What I do hope is that for parents, grandparents, neighbors, teachers, concerned friends I’ve raised some topics here that present a clearer picture of what’s being evidenced online in various formats and platforms. 

So what do we do? Many times people who try to put the brakes on a trend that seems spiraling out of control are simply laughed at, even within the church. ‘You can’t stop that; it’s inevitable;’ is the response heard so often, an echo of a previous generation’s, ‘Kids will be kids.’ 

Whatever my response or your response, it has to begin with awareness.

If you’re a parent whose children are not going down this road right now, be very thankful; but also be aware that some kids simply repress sexual thoughts and actions and then everything explodes when they enter college or university. I would say that you need to have some conversations, but not have others. The advice of Song 8:4, “Do not awaken desire before its time;” is useful here, but there is also a place for warning — Book of Proverbs style — your kids what is going to happen down the road of life. That seems like a good place to reiterate some text which has appeared on this blog many times:

no vacancyOur kids hated road trips. We would get to a city, walk into a motel, pull out our coupon book, and then be told that due to a soccer tournament, there were no motels with openings anywhere within an hour radius. Back to the car, hungry, hot, tired, and another hour’s drive.

Later on, we discovered the joy of planning destinations ahead, and making reservations, though by that point, the kids were older and opting out of our excursions.

Their road trip phobia later turned into an interesting object lesson.  I told them that somewhere in the future, they will find themselves in situations that will tempt them to compromise their principles, or do something foolish and unsafe. We said that like our motel example, they need to pre-book their choices. That way they won’t regret something done in the heat of the moment. Decide now what they will and won’t do.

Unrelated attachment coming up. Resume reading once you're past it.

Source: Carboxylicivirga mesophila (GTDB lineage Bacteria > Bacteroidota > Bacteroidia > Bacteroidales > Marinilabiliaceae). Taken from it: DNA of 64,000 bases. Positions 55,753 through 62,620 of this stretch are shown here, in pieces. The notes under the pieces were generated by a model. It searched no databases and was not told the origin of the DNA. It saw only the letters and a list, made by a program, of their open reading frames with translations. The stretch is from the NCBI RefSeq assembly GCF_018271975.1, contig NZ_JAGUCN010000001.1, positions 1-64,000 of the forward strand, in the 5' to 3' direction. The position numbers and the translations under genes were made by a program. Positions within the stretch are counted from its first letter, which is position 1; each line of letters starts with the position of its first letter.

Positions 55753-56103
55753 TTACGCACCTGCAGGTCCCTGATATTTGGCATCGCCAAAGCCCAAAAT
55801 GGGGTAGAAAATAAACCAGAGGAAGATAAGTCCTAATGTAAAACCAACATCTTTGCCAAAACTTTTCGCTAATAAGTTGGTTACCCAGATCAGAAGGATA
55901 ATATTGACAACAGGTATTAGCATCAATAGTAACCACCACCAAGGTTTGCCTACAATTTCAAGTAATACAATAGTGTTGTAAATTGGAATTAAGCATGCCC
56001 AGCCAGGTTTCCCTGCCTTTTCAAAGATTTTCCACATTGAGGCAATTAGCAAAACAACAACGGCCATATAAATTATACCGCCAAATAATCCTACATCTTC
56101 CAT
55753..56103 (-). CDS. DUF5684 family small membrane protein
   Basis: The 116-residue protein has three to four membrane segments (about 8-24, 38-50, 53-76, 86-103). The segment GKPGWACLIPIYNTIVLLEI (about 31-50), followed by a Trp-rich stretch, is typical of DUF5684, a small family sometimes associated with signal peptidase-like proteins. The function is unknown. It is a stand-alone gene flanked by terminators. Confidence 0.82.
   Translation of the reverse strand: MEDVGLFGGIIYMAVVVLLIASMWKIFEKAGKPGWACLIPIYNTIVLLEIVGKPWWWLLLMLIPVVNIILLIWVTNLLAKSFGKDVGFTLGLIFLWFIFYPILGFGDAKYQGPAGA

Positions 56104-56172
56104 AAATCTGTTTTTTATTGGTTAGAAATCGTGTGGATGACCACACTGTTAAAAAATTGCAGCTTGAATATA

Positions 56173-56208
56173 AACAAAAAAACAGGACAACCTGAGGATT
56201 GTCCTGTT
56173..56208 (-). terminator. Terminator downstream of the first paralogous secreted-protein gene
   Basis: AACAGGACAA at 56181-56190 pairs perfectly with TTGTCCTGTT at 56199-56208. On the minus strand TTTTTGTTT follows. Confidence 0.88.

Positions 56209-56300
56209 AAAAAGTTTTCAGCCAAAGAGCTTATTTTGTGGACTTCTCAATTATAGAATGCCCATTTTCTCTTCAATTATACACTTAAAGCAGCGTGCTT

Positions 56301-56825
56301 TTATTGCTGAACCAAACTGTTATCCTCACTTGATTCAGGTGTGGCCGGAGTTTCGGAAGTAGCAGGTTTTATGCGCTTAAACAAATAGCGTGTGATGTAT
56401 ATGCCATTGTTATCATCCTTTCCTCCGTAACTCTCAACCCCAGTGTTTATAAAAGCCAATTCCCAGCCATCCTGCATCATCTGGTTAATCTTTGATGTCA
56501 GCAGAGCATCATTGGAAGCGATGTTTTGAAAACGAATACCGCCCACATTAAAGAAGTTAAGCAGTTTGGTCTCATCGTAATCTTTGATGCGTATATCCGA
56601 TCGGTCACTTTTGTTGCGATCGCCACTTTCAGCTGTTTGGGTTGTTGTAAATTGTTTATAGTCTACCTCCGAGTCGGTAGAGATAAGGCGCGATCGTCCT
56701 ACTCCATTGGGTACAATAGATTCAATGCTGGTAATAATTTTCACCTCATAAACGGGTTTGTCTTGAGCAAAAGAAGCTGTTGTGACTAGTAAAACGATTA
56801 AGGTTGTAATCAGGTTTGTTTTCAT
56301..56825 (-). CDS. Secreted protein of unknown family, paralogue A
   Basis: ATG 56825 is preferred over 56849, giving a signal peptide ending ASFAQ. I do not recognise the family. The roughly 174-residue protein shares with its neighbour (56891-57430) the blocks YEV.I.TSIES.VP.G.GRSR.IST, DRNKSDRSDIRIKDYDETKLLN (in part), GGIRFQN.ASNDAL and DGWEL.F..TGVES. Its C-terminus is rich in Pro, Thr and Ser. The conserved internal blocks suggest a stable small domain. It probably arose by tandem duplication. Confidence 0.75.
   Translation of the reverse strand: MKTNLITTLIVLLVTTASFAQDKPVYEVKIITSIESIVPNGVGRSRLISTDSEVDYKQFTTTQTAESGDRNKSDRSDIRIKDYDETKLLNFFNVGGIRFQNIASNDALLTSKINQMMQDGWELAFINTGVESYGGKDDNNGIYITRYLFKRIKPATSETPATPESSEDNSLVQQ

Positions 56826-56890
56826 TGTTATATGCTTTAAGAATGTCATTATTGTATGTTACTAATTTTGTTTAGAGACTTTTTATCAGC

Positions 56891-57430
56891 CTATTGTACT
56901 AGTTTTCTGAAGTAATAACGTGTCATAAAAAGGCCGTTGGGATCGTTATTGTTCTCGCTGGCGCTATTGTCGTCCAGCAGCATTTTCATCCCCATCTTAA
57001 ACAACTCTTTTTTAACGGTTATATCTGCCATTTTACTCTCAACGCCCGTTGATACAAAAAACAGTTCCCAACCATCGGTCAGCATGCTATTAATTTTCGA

November 1, 2016

Decompression

After weeks of running re-purposed content and ‘borrowed’ articles, it was good to see the blog get its groove back this weekend with five days of great pieces starting last Thursday. I hope you’ll take some time to look at what myself, Clarke and Aaron have posted lately.

If I had to define what I thought my life would look like after my mother’s death, I would probably have defined the period leading up to that day as one of intense stress followed by a great deal of relief (for her and us) when it was over. For more than two decades, my life — and thereby the life of my wife and kids as well — has been partially defined by the drama of dealing with my parents’ health issues. While we didn’t wish their death per se, I know that in my mom’s case she was ready to go, and her funeral was more a celebration of her life than a time of mourning.

However…I am finding myself in the rather strange space of trying to adjust to the new normal. I can only describe this period as a type of decompression.